Three American winners of the Nobel Prize for Medicine on Monday said scientific progress in the United States is in peril due to unprecedented funding cuts and ideological challenges.
The scientists were honored for their work on how cells organize their cargo and move molecules—a process that contributes to normal body and brain function but is also at the root of neurological diseases, diabetes, and immune disorders.
But after they recounted their anecdotes of shock and amazement—including the German-born neuroscientist Thomas Suedhof who admitted he was "a bit lost" driving around in Spain when he got the call with the news—their speeches turned to a future that may hold fewer opportunities.
Co-winner James Rothman, 63, of Yale University, who studies how cells transport energy outside of themselves, said he was struck by how hard it is to get research funding these days.
"It is much, much more difficult... for a young scientist to get started today," he told reporters, describing a shrinking budget for the National Institutes of Health, the largest funder of US research.
The NIH pays out about $31 billion per year, more than any other government gives to researchers, but budget constraints have kept funding flat for the past several years, meaning even less money when adjusted for inflation.
NIH officials say that competition has also increased for grants, leaving about 16-17 percent of applications funded, far short of the target of 30 percent.
Rothman said he was concerned about funding long before the budget cuts brought on by the recent sequester, or the current shutdown of the federal government by Republicans opposed to President Barack Obama's health care reform.
Reflecting on his own beginnings as a scientist, Rothman wondered aloud if he would have been able to make the same strides under the present circumstances.
"I really am very concerned that I would not have been," he said.
"I see today the kind of enormous opportunities and yet the discouragement that young scientists in this country feel and it is something we need to pay attention to if we want to maintain this country as the great competitive world leader that it has been."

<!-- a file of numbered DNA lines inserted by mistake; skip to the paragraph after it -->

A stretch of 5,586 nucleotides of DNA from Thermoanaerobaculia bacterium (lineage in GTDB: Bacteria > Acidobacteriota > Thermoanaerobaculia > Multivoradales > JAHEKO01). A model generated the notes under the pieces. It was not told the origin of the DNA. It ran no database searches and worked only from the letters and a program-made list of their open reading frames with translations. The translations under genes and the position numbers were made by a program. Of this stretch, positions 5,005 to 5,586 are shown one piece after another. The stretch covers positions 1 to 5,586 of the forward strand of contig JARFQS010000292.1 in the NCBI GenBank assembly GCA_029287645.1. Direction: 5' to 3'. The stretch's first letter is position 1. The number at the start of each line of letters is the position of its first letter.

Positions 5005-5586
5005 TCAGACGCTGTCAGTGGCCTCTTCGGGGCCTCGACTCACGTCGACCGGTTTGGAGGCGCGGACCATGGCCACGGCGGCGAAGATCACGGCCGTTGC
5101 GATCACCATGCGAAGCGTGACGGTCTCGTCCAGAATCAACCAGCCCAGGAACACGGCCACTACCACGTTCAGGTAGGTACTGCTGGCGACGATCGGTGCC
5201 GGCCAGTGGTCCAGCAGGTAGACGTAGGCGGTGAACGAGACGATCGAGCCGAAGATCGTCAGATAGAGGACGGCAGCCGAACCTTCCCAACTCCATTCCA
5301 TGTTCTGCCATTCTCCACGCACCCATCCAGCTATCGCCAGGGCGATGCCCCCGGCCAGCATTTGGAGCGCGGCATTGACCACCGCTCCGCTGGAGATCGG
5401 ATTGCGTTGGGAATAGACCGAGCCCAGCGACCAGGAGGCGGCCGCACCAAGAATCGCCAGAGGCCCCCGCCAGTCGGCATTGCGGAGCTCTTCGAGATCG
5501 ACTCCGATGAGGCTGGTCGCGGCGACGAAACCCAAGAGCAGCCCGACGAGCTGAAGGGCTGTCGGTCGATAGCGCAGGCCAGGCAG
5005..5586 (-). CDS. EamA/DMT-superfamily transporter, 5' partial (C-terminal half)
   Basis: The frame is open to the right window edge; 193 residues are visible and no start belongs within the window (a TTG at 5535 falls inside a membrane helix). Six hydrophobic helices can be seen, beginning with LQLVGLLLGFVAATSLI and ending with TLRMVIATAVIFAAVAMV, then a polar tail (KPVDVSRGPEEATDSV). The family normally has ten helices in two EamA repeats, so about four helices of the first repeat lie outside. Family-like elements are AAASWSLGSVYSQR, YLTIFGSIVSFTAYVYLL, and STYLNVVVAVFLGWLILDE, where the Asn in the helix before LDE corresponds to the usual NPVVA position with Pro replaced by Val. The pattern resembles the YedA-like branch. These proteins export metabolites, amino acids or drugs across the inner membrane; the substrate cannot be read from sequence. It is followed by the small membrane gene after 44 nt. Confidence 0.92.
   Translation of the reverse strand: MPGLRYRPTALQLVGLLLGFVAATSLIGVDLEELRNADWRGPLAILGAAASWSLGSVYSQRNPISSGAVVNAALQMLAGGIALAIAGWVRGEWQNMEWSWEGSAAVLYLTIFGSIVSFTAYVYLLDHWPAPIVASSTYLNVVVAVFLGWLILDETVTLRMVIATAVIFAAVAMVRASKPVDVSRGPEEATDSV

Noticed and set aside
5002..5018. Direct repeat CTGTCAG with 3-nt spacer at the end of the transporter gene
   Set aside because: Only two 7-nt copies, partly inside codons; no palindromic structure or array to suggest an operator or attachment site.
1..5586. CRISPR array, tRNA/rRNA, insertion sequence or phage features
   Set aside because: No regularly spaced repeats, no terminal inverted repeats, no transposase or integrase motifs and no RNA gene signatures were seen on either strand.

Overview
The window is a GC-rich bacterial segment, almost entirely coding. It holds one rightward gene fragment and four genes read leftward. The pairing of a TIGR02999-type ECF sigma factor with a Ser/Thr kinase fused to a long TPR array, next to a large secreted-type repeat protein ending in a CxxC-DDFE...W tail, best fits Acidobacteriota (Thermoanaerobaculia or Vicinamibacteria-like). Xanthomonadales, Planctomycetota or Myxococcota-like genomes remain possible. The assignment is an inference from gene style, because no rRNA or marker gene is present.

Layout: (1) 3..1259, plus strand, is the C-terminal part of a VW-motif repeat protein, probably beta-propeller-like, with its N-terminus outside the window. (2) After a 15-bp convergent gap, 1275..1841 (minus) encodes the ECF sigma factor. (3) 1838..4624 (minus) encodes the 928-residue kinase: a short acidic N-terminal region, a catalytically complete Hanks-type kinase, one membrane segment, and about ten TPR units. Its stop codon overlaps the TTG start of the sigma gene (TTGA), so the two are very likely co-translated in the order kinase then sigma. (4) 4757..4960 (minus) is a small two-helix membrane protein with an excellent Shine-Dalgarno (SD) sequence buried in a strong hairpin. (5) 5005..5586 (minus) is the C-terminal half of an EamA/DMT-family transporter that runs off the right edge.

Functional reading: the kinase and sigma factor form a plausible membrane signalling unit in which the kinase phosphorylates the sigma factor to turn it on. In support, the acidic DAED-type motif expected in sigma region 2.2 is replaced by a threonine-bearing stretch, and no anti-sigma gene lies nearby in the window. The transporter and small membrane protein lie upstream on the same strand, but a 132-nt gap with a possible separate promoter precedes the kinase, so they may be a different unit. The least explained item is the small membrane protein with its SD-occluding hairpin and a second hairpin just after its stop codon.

Rothman praised his co-laureates as men whose work had at times been "complementary, and sometimes competitive."
Rothman's co-winner Suedhof, 57, whose lab is at Stanford University, focuses on how synapses form in the brain and how messages get sent, with a view to unlocking the mysteries of Alzheimer's disease and autism.
"It seems to me there is a significant increasingly vocal percentage of the population that thinks we shouldn't go after truth and truth is not important. And so that worries the hell out me," said Suedhof, who is an American citizen.
Funding is "in danger," leaving enormous hurdles to overcome in solving the main mysteries of the brain, he said.
But he described the biggest problem as "this cognitive dissonance" in America. "You can't at the same time be for science and against it," he said.
"I would consider it as progress if everybody, no matter what their ideology or religion is, could agree on the principle that truth is not an ideological issue."
The third co-winner, Randy Schekman of the University of California, Berkeley, recalled his humble beginnings, including getting turned down for research funding early on, and how US government support later became "an enormous benefit."
He also said he was able to work his way through university despite coming from a middle class family and being one of five children.
"I could work a summer job and pay for the entire school year," Schekman said, recalling that his tuition in 1966 was $40 a term and room and board cost $400.
"Unfortunately as you know this is no longer true. Tuition fees... have escalated dramatically."
Schekman, 64, is best known for his work on cell organization in yeast and for identifying three classes of genes that control different parts of the cell transport system.
Rudy Tanzi, a professor of neurology at Harvard University, told AFP that he sees many American science majors head for high-paying consulting jobs rather than academia.
"Because federal funding is so weak we are now in jeopardy of losing a generation or two of American scientists," said Tanzi, who has collaborated with both Suedhof and Schekman.
"The reason is job security. They are afraid to embark on a future that relies on unstable funding," he added.
"Most of the PhDs we see coming in are from other countries."
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